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Micro TCN Excelsior

Microbiology The College Network Excelsior

QuestionAnswer
Microbiology is the study of organisms too small to be clearly seen by the unaided eye (i.e., microorganisms)
Microorganisms studied are viruses, bacteria, archaea, protozoa, algae, and fungi
Biotechnology uses microbes to solve biological probs, produce lrg. quanities of useful items, & degrade toxic materials
gene therapy replace defective gene(s) with a "normal" one
scientific method- refers to a body of techniques for investigating phenomena, acquiring new knowledge, or correcting and integrating previous knowledge
Hypothesis An educated guess
Antonie van Leeuwenhoek- 1st to make a microscope and observe animalcules. 1670's. He was more interested ion microscopes.
Animalcules tiny rapidly swimming (tiny animals)
Edward Jenner 1790's performed 1st vaccination small Pox Vaccine
Ignaz Semmels or Sir Jospeh Lister 1850-Ignaz promoted hand washing. 15 yrs later- Joe started using antiseptics and disenfecants in surgery & on wounds.
Louis Pasteur "Father of Microbiology" produced vaccines for anthrax & rabies & 1850's-1880's discovered micobes cause fermintation & that spontaneous generation was false
Spontaneous generation Idea that microbes develop without any cellular parentage
Robert Koch 1870's Dev Koch postulates
Koch postulates The need to satisfy 4 requir in order to establish that an organism is the cause of disease
Agar gelatin-like solidifying agent used in laboratory culture media
pure culture is a method of multiplying microbial organisms by letting them reproduce in predetermined culture media under controlled laboratory conditions
Germ theroy of disease Belief that microbes will grow in humans & are the cause of diseases that spread from person to person, town to town
Alex Fleming early 20th century, Discovered agents that destroyed bacteria
Lysozyme enzyme degrades bacterial cell walls
PCN 1st true antibiotic used to kill bacteria, gained popularity during WW 2
Bacteria differentiate bacterial types by a single gene variation Edit Nomenclature naming & classifying Edit taxonomy how many levels? naming & classifying of microbes 7 levels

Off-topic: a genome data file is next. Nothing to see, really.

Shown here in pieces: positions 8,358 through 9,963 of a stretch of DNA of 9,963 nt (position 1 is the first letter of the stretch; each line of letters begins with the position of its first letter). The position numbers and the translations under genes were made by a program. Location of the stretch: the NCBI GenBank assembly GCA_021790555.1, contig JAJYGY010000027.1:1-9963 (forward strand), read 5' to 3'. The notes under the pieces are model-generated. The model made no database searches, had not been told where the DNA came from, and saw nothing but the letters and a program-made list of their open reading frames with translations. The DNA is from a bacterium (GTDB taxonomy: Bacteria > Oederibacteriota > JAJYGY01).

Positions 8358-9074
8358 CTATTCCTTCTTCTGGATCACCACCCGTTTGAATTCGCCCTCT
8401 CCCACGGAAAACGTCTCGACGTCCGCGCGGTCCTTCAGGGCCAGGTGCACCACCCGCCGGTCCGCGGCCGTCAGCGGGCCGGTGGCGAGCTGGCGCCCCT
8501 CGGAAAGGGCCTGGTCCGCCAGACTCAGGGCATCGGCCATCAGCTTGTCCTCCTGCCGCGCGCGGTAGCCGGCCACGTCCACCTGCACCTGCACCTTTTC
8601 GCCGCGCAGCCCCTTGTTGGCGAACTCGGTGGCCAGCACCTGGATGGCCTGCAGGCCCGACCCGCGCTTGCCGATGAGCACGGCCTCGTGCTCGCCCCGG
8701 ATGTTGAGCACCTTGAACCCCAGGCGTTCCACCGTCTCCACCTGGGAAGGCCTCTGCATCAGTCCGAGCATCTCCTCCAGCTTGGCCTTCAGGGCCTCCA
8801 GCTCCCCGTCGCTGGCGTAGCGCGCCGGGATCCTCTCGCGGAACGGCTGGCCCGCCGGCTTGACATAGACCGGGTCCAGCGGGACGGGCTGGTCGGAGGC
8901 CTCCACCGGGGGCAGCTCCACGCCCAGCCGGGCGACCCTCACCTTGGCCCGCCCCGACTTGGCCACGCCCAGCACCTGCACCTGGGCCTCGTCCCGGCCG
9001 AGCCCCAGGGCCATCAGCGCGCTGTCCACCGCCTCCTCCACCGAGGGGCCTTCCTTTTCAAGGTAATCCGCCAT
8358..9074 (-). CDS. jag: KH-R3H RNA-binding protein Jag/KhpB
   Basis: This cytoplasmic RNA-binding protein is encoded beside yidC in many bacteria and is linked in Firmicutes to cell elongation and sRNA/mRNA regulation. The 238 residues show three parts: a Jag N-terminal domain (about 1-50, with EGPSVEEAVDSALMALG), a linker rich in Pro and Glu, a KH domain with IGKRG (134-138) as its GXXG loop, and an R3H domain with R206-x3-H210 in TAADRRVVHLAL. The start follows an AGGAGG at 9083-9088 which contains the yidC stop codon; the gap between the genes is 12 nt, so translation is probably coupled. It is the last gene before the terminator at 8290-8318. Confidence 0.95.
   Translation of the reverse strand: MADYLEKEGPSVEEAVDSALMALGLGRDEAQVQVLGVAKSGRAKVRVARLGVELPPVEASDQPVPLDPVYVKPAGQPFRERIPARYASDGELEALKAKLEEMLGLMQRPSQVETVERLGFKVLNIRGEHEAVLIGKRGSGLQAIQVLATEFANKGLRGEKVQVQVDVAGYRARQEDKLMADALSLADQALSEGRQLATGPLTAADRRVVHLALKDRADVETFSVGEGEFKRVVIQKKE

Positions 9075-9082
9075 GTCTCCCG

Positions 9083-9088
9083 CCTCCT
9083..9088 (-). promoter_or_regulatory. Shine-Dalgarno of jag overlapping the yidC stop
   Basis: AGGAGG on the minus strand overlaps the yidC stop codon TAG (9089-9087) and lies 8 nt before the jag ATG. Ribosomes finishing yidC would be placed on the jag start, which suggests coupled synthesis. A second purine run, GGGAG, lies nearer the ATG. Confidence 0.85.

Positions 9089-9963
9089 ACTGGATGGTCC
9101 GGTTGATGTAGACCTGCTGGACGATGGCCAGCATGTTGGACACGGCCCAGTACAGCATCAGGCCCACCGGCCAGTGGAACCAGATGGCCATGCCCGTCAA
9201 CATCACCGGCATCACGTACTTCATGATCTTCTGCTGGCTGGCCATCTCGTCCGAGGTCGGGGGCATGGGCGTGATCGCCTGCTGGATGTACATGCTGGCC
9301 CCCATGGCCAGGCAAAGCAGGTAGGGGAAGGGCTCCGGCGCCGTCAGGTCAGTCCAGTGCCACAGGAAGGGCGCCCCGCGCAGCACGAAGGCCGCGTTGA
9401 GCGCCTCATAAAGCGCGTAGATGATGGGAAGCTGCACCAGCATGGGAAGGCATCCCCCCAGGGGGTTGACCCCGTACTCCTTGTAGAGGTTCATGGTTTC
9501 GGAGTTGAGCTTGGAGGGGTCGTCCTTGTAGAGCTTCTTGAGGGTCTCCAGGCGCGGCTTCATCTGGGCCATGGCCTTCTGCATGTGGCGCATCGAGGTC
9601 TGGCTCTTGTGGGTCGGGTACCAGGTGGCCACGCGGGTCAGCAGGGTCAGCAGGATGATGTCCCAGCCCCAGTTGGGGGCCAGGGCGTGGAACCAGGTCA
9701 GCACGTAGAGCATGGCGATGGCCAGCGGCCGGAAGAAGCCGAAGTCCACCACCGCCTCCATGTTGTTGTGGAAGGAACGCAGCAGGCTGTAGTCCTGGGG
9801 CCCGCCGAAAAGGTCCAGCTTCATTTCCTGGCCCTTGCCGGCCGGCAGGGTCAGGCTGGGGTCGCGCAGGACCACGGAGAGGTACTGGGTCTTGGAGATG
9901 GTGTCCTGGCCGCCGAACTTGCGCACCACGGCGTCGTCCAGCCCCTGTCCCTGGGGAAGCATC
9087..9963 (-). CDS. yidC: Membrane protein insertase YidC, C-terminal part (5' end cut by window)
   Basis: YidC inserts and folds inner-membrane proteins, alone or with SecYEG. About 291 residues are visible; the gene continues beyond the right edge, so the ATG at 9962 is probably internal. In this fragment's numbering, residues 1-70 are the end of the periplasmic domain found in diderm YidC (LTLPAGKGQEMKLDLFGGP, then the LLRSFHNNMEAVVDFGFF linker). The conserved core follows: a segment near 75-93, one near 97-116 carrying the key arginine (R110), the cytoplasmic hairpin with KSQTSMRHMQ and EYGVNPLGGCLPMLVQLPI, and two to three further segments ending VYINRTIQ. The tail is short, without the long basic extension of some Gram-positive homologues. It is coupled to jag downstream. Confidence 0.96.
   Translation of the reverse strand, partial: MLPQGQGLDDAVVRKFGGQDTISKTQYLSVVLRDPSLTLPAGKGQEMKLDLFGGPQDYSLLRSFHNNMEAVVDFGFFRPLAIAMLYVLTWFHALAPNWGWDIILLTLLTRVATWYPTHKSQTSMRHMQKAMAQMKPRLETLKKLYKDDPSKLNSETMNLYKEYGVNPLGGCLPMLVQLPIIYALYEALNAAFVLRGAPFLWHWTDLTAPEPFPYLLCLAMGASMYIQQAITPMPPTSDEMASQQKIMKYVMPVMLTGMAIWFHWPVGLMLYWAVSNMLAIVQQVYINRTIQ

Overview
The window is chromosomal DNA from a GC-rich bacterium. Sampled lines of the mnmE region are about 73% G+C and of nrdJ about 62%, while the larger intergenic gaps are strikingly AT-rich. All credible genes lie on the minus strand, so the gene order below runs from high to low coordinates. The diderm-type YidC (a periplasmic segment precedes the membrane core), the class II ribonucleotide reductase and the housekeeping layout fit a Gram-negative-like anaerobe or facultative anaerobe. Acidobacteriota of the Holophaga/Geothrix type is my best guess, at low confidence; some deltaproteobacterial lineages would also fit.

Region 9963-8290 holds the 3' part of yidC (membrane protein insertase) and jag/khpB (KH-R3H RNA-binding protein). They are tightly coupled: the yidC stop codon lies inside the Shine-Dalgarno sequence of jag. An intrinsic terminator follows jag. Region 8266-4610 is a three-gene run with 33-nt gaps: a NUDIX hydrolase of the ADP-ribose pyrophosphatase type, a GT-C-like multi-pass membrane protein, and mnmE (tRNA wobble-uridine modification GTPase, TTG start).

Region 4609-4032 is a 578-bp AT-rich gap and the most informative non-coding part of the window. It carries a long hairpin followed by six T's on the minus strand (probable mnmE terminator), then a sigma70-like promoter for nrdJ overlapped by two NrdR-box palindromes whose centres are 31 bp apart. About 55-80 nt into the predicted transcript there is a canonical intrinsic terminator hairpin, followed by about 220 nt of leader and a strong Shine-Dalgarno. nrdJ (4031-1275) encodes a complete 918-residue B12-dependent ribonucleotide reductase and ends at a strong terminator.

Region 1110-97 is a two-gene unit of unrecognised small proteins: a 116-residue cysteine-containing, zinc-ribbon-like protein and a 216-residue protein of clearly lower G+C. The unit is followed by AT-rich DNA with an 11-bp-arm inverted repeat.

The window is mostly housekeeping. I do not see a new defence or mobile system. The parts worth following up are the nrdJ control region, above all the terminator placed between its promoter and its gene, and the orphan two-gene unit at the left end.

levels of taxonomy kingdom, phylum, class, order, family, genus, & species
Binomial System 2 names organism genus & species
Strain or Biovars (biological variants) Organisms that have small differences but are still in the same genus & species
Serovars similar organisms that differ immunologically
Strains Any type of variation
Domain bacterial Kingdom divided into 2 domains Prokaryotes & Eukaryotes
Prokaryotes Pro-before Kary-nucleous,organisms have no nucleous-(Bacteria & Archae)
Eukaryotes presence of true nucleus,everything else other than bacteria
Cyanobacteria colored bacteria use sunlight to produce carbs & fix nitrogen from the air
Dark-field microscopy Light is blocked out, so light reflected of the bacteria is seen
Staining improves viablity, microbes seldom have color
Differential Staining Grams stain uses 2 stains, causes diff types of bacteria to change into diff colors
Electron Microscopy, How many diff types stain viruses with heavy metal & shine electrons on them, 2 types
transmission electron microscopy the electrons pass thru the specimen, heavy metals pile up around the virus & scatter electrons& Leaves dark areas that reflect the outline, resolve down to 0point002
scanning electron microscopy scattered electrons are detected & the objects surface is reconstructed by a computer& resolve to 0point02 microns
Medium nutritious extract or mixture that will support the growth of microbes
polar Positive charge at one end & negative charge at the other end
nonpolar no charge
Acids supply an excess of H+ ions
Bases supply an excess of OH- ions
pH high >8 basic
low <6 acidic
neutral point is 7
Macromolecules large molecules
Proteins a macromolecule functions-structural & transport
enzymes are a majority of proteins,breakdown of food into smaller useful
Polysaccharides A macromolecule, assembled by enzymes, Serve as structural function& provide strength
Nucleic Acid A Macromolecule, a sugar-phosphate repeating structure
Codons nucleic acis letter (3)
gene A string of codons
DNA Deoxyribonucleic acid A nucleic acid, will always have equal numbers of A & T and equal numbers of C & G
RNA ribonucleic acid
chromosome 1000s of genes that make up a single piece of double stranded DNA
adenine always opposed to thymidine
cytosine opposed to guanine
mRNA messengar RNA single stranded, has a sugar ribose, and has uridine, actual template for protein synthesis aka translation, the A,U,C,G's dont have to be equal
translation protein synthesis
Lipids macromolecule small & span the membrane of every cell,they provide a non polar boundry- keep contents in & keep unwanted material out
Sterols a type of lipid useful as targets for antibiotic therapy of fungi because fungal & animal lipids vary
Cholesterol contained by animl cells
Ergosterols contained by fungi cells
How many bases of RNA are required to code for one amino acid 3
Major component used in baterial classification & identification apperance
coccus spherical shape
bacillus rod shaped
spirochete helical cell
comma shaped vibrio
mono single
diplo two linked cells
tetra four linked cells
strepto means chain of cells
staphylo means a cluster of cells organized like a cluster of grapes
organelles membrane bound sacks that are smaller than a cell. Bacteria has none.
Bacteria replication & transcription occur in cytoplasm
cytoplasmic membrane aka cell or plasma membrane a structure that defines inside & outside
cell wall Bacterias have these layers that confers rigidity & shape to the bacteria.
active transport pumping mechanism that runs the cells energy resources.
plasmids small pieces of DNA that often carry genes for highly specialized functions, for example, they may code for resistance to some commonly used antibiotics.
ribosomes are the enzymes that perform translation, do vary between bacteria & eukaryotes.